Case Study: Sexual Abuse – James’ Story
James was referred to the NSPCC by his social worker when he was seven. He had been sexually abused by his father and several other men, sometimes as a group.
The abuse started when James was about five. His father had also sexually abused James’ sister when she was about ten. In addition, both children experienced emotional abuse and witnessed physical and verbal domestic abuse within the home.
The abuse came to light when James’ sister told a friend at school. James' mum took appropriate action despite physical risks to herself, and co-operated, although cautiously, with professionals.
Following James’ abuse, he began to display aggressive and violent play and was observed touching the bottoms of other children in school. James’ mum described having great difficulty getting close to him, as a result of her own abusive past, and her sense of repulsion about the activities he had been involved in. She stated that on reflection he had always been an angry and distant child.
The NSPCC practitioner assessed that James needed to be able to stop his sexual and other aggressive behaviour as well as having more positive relationships –especially with his mum. Alternative support was also identified for James’ sister. In play therapy, James was a very angry little boy.
Within months of the case opening he was transferred to a specialist school as his behaviour was too problematic to be managed in mainstream schooling. In a more specialist environment he benefited from one-to-one time, varied teaching methods, and greater structure.
His behaviour however remained problematic. James’ play was often very focussed, but upon violence, mutilation, destruction and above all, a sense of desolation. Within his play there would often be fierce battles that almost got resolved, but then a further disaster would occur. In particular James would often enact fights where the ‘baddie’ would convince everyone he had changed, but then deceive everyone, and commit further atrocities. James often drew very bleak, dark, ‘scribbly’ pictures, depicting death, killing, torture, and loss. He often cut up his artwork, and was rarely satisfied with his results. During the sessions he explored his emotions, and behaviours.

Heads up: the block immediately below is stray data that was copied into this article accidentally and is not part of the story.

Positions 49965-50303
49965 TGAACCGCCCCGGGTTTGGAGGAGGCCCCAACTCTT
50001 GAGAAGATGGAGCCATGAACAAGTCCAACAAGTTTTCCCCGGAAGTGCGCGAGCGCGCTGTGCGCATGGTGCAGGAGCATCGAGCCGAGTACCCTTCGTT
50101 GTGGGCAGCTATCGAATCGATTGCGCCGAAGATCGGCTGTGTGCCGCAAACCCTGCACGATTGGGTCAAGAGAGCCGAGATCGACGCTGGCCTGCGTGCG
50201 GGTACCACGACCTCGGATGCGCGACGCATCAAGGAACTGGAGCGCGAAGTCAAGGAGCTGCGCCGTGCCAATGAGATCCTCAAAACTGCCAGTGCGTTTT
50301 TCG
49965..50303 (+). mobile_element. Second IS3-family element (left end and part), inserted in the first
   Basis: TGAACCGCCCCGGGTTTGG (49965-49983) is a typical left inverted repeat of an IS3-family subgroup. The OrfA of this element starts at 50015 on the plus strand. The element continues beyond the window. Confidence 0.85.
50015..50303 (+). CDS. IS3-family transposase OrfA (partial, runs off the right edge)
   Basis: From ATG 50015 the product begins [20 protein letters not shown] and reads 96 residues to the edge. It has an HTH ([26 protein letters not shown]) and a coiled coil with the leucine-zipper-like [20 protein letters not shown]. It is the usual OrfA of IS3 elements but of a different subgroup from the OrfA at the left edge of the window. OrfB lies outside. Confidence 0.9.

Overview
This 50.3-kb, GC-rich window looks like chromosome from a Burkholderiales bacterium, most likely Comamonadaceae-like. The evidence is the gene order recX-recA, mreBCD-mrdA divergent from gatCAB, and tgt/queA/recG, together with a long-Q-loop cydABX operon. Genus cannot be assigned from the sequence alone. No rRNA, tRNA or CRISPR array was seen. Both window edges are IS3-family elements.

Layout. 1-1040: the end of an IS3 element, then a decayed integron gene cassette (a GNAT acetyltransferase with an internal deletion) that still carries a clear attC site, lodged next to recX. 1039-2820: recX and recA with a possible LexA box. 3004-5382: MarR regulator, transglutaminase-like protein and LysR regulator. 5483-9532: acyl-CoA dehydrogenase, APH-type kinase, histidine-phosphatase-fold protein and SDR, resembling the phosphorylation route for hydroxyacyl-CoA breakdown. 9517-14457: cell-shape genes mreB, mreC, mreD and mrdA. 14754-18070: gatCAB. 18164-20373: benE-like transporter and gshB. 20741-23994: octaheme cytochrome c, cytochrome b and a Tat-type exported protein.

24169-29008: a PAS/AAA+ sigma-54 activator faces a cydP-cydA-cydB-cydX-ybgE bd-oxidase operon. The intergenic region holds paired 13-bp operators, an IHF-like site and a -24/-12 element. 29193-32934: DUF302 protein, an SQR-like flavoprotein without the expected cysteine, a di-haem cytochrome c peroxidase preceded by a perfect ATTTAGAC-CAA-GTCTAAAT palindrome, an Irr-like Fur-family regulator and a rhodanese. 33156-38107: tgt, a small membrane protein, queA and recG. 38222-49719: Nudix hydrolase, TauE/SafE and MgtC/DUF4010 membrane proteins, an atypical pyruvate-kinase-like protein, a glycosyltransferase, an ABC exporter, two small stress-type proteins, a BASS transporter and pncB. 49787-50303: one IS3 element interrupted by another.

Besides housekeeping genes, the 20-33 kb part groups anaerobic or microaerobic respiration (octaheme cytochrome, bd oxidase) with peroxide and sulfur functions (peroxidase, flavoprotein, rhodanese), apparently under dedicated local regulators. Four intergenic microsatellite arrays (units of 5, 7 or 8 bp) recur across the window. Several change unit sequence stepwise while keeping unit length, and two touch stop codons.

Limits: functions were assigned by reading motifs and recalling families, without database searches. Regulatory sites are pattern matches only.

This work opened the door to explore relationships, the impact of his behaviours on himself and others, as well as alternative behaviours and strategies he could use. He bravely explored these issues, despite his fear of reprisal, and usually developed strategies for managing or modifying his behaviour. In turn he was able to determine whether behaviour is ok or not and recognise peoples’ right to choose.
His mum was also involved in much of this work and took on how she could improve their relationship and give positive, clear messages to him. Within sessions we explored the underlying causes of his behaviours, and he could fairly easily see the links between his mum’s difficulties in her relationship with him, and his own poor self-esteem. This led to further intensive work with him and mum to develop fun times together, and a range of activities and strategies for managing the tough times. His mum worked to establish bedtime routines, limits on spending, and improving the family garden to provide play space.
On one occasion James dismembered a fashion doll in a horrific attack that could only be described as rape. He began to identify a hero who could protect the doll, and over a series of weeks he worked through very challenging themes to do with roles and protection.
He shared his sense of inadequacy that he had not protected mum, but also his anger that no-one had protected him either. Slowly, James began to believe that neither he nor his mum were to blame. James began to direct his anger specifically towards his dad, and for a period of around six months his play was aggressive, repetitive, and without resolution. James also began to describe a deep love for his mum, and a belief that she loved him. This was very different from the little boy who had described feeling hated by everybody.
In subsequent sessions he was able to link the abuse he suffered with his misunderstandings about how to behave, or what was ok or not. He was able to describe confusion between fear, pleasure and anger and to acknowledge that he could be responsible for his own behaviour now, but not in the past.
He is now able to place his anger and to utilise methods for releasing strong negative feelings in harmless ways. He is developing a sense of empathy, and a willingness to receive positive praise.
Even though James may always have challenges in his life due to the horrific abuse by his father, yet he now recognises the love that he gets from his mum, the security of his environment, and a set of social rules that guide him towards adulthood.